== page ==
To address these challenges, we broke the driving question into the following three parts: (1) existence: is there maxRNA in any cell type? (2) specificity: is maxRNA presentation universal to all cell types or preferential to certain cell types? (3) function: is there a functional impact of any maxRNA on its presenting cell? The first question is directly aligned with our driving question, and the answers to the second and third questions can be regarded as extension and validation of the answer to the first question.
To test the existence of maxRNA, we identified candidate maxRNAs by Surface-seq and validated specific maxRNAs with RNA-FISH on the cell surface. To test cell-type specificity, we evaluated whether maxRNA correlates with any surface protein markers or cell-type-specific transcripts. To this end, we subjected cells co-stained with maxRNA and other marker proteins to imaging flow cytometry (Fig. 2) analysis. We also subjected maxRNA presenting (maxRNA+) and maxRNA- subpopulations to single-cell transcriptome analyses. These analyses suggest that maxRNAs tend to be presented on the cell types that often involve cell-cell contacts, such as monocytes and their dendritic progeny cells.
Consistently, the identified genes producing maxRNA included those involved in cell adhesion and extracellular matrix remodeling, such as FNDC3B  and CTSS . The functions of these genes align with the properties of monocytes in binding and transmigration through the vascular endothelium [33, 34]. For functional tests, the abovementioned indications have led us to prioritize the analyses of monocyte-EC interactions. Monocyte-EC attachment was attenuated by extracellular perturbation of certain maxRNAs. Collectively, these data indicate the existence of maxRNA.
Survival from extracellular RNase
Due to the abundance of excreted RNase, unprotected RNA is quickly degraded in the extracellular space . The remaining extracellular RNA must be protected by either encapsulation in extracellular vesicles or lipoproteins, or the steric hindrance of RNA-binding proteins or lipids [36,37,38]. maxRNA cannot be protected by encapsulation, leaving steric hindrance the only possible means of protection. Thus, maxRNA is expected to be the small amount of post-RNase processing RNA fragments or small RNAs, protected from further RNase digestion by the steric hindrance of the membrane proteins and lipids. Consistent with this expectation, our maxRNA sequencing data revealed RNA fragments rather than full-length transcripts (Fig. 1d and 4c–f).
Major remaining questions: origin, stabilization, and the role of maxRNAs
Our data nominated nuclear-encoded RNA as a type of cell surface molecules in mammalian systems. These data have provoked a series of questions worthy of future investigations, especially (1) how is maxRNA transported to cell surface? (2) how is maxRNA anchored on the cell surface? and (3) how does maxRNA impact membrane functions?
Hypotheses for maxRNA translocation to the cell surface
Like other cell surface molecules, maxRNA does not have to be produced by the surface molecule-presenting cell. There are at least three classes of pathways by which a molecule can be translocated and stabilized onto a cell’s surface. The first class includes the soluble paracrine or endocrine signaling molecules that are bound to the surface receptors on the target cells. The second class is called trogocytosis, which “is a process whereby lymphocytes (B, T and NK cells) conjugated to antigen-presenting cells extract surface molecules from these cells and express them on their own surface” . The third class is the translocation of intracellular molecules onto the cell surface. In all the 3 classes, the molecule-producing cells can be dying cells [1, 39, 40]. In line with the third class of pathways, bacterial ribonucleoprotein complexes are comprised of both RNA and transmembrane proteins and the RNA is required for these complexes to localize to the cell membrane .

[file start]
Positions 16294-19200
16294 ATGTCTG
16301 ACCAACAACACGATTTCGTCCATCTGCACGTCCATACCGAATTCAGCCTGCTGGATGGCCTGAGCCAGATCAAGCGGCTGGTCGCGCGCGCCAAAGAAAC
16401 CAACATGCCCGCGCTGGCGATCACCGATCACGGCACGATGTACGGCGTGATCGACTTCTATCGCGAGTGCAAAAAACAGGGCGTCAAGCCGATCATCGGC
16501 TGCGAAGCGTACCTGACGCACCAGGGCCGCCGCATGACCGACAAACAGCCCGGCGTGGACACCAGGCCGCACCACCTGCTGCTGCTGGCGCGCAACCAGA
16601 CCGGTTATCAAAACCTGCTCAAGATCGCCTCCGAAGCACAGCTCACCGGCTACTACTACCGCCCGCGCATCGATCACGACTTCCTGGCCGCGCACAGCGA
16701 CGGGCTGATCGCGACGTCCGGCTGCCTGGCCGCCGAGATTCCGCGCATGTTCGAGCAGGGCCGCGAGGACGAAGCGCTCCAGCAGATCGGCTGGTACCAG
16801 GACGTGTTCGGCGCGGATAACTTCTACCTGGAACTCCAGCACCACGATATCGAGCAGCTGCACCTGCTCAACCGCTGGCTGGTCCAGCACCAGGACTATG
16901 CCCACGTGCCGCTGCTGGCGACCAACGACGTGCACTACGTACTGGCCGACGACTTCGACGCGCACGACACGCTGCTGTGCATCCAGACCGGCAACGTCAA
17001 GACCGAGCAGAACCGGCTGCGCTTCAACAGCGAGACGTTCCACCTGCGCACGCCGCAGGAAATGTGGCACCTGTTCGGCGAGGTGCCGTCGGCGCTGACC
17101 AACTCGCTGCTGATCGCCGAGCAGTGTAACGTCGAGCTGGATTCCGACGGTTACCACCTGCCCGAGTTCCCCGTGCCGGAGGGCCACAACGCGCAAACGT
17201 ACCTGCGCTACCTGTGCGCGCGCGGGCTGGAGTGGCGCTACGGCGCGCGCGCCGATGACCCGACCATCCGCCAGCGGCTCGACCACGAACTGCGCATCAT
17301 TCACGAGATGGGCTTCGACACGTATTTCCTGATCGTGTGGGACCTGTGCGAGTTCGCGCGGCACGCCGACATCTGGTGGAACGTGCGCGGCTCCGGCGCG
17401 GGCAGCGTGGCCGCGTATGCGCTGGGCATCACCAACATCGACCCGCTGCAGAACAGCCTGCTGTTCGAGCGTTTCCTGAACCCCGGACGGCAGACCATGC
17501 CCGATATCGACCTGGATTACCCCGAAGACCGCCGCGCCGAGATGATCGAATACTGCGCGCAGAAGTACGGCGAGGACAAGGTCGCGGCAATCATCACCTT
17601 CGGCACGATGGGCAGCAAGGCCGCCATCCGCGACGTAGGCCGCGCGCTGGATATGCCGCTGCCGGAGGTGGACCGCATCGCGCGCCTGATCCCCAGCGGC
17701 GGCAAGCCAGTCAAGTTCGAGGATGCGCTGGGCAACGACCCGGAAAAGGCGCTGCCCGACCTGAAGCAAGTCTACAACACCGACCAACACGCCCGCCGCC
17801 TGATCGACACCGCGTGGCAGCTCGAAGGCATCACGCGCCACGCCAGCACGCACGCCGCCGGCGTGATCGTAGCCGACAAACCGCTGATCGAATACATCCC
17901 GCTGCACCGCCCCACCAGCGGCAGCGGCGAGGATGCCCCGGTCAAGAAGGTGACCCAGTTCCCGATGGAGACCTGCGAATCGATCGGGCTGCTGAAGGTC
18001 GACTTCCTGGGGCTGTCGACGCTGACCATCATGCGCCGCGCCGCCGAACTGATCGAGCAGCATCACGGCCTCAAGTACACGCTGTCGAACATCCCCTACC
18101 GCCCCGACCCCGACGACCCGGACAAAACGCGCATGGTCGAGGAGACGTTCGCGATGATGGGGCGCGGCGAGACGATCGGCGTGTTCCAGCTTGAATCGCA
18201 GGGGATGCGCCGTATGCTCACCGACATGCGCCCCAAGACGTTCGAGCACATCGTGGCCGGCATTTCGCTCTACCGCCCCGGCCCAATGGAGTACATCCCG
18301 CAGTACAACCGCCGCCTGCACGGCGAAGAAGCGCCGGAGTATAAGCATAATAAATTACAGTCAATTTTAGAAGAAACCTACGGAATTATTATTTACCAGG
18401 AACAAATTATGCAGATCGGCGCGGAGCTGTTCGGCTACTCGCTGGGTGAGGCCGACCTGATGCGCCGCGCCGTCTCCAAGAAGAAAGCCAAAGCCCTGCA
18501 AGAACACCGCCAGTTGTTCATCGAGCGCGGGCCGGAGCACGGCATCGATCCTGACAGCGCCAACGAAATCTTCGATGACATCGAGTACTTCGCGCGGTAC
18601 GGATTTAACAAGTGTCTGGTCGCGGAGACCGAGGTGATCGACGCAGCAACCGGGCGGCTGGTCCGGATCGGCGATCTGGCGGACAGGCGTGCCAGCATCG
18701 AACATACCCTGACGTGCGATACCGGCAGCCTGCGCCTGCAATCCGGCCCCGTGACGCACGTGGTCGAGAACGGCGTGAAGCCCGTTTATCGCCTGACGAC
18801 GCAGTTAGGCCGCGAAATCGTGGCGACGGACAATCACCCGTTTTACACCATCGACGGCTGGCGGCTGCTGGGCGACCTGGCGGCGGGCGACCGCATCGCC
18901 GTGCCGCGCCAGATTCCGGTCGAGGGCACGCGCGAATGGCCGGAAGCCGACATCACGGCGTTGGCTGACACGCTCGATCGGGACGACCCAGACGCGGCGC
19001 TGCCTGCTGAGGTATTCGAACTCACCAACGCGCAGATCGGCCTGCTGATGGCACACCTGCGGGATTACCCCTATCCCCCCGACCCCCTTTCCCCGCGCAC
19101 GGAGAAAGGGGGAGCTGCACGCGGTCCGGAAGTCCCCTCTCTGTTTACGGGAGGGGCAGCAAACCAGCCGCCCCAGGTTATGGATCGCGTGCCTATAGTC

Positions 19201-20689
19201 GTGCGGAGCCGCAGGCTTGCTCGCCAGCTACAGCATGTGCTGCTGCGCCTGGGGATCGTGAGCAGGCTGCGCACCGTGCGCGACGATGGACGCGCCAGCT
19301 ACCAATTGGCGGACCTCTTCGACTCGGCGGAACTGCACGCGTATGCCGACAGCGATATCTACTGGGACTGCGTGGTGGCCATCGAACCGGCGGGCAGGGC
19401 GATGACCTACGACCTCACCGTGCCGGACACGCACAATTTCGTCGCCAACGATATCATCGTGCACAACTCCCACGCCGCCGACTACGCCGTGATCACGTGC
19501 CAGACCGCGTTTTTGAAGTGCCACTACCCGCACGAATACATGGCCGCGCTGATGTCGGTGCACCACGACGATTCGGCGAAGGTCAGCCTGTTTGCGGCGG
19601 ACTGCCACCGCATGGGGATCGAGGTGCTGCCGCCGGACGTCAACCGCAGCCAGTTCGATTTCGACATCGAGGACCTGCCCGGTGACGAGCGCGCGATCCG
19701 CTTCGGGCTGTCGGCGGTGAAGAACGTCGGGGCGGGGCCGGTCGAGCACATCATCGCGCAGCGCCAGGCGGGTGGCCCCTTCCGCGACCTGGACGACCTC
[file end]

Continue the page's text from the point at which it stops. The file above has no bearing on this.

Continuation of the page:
Anchoring maxRNA on the cell surface
Plausible means of stabilization of maxRNA on the cell surface include (1) forming a ribonucleoprotein complex with a transmembrane protein, (2) covalently linked with surface glycans including glycoproteins and glycolipids, and (3) bound with membrane lipids.
Plausible roles of maxRNAs in membrane functions
The next major question is how maxRNAs mediate membrane functions. At least 2 plausible models can be speculated. In the first model, the maxRNA contained with a ribonucleoprotein complex helps to anchor the associated protein on the cell membrane to perform its membrane-related function. If this model is correct, we should anticipate seeing all of the following: (1) a membrane-associated protein that is also an mRNA-binding protein , (2) the mRNA or a fragment of the mRNA of this protein is a maxRNA, and (3) this protein’s membrane-related function is disrupted if the maxRNA is perturbated. The FNDC3B gene in our analysis meets all these expectations in that (1) FNDC3B has recently been identified as one of the human mRNA-binding proteins , (2) the 3′UTR of FNDC3B mRNA is presented on the surface of Surface-FISH+ PBMCs (Fig. 4c, d), and (3) FNDC3B is a fibronectin protein that binds integrins to facilitate cell adhesion and cell migration , and perturbation of FNDC3B maxRNA reduced monocyte-EC adhesion (Fig. 4g, h). Thus, the FNDC3B maxRNA fulfills the expectations of this model.